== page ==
On the Pulse

“Nothing Short of a Miracle”: Specialized Care Team at Seattle Children’s Eradicates Seeley’s High-Risk Leukemia

7.2.2024 | Ashley Speller

A little girl running through a bamboo forest

When soon-to-be parents Shawn and Hayley learned they were expecting, they were overjoyed about the journey ahead.

“We were really excited,” Shawn said.

Their daughter, Seeley, was born on the scenic Hawaiian island of Kauaʻi in September of 2021. Despite a healthy birth and successful transition home, Shawn and Hayley recognized something was wrong after about two weeks.  

“She had fever and started to throw up,” Shawn explained. “We took Seeley to our local emergency room, and I asked them to do a blood test for my peace of mind.”

What happened next would change the family’s life forever.

“Seeley’s white blood cell count came back extremely high, so they took another test,” said Hayley. “Shortly after that, we saw the team literally start running on the other side of the glass doors to our room.”

Seeley was flown to the larger island of Oʻahu via medevac, where doctors diagnosed her with acute myeloid leukemia (AML), a cancer of the blood and bone marrow.

“It’s not something you can imagine hearing,” recalled Shawn. “Our 2-week-old baby getting a diagnosis like that. It was a physical shock.”

AML is the most common type of cancer in children. Doctors do not know what causes the changes in cells that lead to AML. There is no known way to prevent it, and in most children, leukemia is aggressive and gets worse quickly without treatment.

Seeley’s white blood cell count climbed to dangerous levels, and oncologists in Oʻahu urged Hayley and Shawn to consider chemotherapy treatment immediately, despite Seeley’s very young age and small size. 

An adult hand holds the hand of a tiny infant who is sleeping

“They said she would die by the end of the week if we didn’t do it, so we made the hard decision to risk her life in order to save it,” said Hayley.  

Seeley started chemotherapy, but her condition became even more complicated when genetic testing revealed her leukemia was especially aggressive and high-risk. Chemotherapy alone would not cure her, she needed a bone marrow transplant (BMT) to completely eradicate the cancer-causing cells.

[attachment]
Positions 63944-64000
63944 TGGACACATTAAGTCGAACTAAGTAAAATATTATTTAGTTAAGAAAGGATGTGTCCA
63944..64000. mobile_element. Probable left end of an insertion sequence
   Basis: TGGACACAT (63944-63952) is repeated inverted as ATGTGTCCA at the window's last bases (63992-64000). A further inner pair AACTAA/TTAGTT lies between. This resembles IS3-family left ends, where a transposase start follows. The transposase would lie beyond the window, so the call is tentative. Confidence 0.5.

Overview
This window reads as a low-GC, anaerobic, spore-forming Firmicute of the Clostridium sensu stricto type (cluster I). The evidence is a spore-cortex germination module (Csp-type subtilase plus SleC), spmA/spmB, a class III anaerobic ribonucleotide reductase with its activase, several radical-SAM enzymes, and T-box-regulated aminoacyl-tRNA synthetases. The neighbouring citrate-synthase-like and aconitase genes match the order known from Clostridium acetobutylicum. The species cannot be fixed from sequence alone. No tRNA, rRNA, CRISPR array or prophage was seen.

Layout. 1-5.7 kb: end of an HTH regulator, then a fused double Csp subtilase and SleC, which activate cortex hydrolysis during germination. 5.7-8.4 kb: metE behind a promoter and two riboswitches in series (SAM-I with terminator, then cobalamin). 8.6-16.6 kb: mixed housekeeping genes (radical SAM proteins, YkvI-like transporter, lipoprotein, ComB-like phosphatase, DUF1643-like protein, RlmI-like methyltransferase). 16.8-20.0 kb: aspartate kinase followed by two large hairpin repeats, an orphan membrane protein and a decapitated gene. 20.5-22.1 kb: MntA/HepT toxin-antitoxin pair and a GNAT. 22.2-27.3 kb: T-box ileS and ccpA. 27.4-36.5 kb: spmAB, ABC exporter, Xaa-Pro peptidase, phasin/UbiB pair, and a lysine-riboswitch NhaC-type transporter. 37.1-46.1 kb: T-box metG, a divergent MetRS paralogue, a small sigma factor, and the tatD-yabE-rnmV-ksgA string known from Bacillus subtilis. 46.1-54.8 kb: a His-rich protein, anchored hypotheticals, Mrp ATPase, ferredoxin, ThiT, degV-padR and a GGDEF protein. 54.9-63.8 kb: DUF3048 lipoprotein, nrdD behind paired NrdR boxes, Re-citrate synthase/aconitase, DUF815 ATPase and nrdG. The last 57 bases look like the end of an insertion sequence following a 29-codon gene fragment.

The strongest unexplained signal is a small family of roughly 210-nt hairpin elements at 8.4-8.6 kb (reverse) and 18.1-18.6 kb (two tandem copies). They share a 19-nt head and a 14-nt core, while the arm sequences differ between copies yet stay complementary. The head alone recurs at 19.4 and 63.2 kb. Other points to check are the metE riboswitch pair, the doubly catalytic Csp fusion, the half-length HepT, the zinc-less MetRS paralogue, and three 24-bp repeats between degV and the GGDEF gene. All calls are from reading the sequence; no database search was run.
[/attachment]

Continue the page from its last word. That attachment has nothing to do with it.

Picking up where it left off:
A BMT involves treating a patient with high doses of chemotherapy (and sometimes radiation) to eradicate as many cancer cells as possible. This intense treatment also destroys the patient’s own immune cells. Then, the patient is infused with healthy donor stem cells to create a new immune system that can identify and destroy any remaining cancer cells. 

Because she was so young and her disease was high-risk, Seeley’s oncologist in Oʻahu recommended her family transfer to a hospital that could provide the highly specialized care needed for her transplant.

“When I asked the oncologist where he would go if it was his child, he said he would be on the first flight to Seattle Children’s,” said Hayley.

A mother holds her infant daughter while sitting next to her husband and a make doctor in a hospital room

Seattle Children’s Leukemia and Lymphoma Program providers treat more babies, children, teens and young adults with leukemia than any other hospital in the northwest United States. The team, which specializes in molecular testing to pinpoint the unique aspects of each child’s cancer to identify the best possible treatment, worked collaboratively to develop a personalized treatment plan that would give Seeley the best chance for a cure.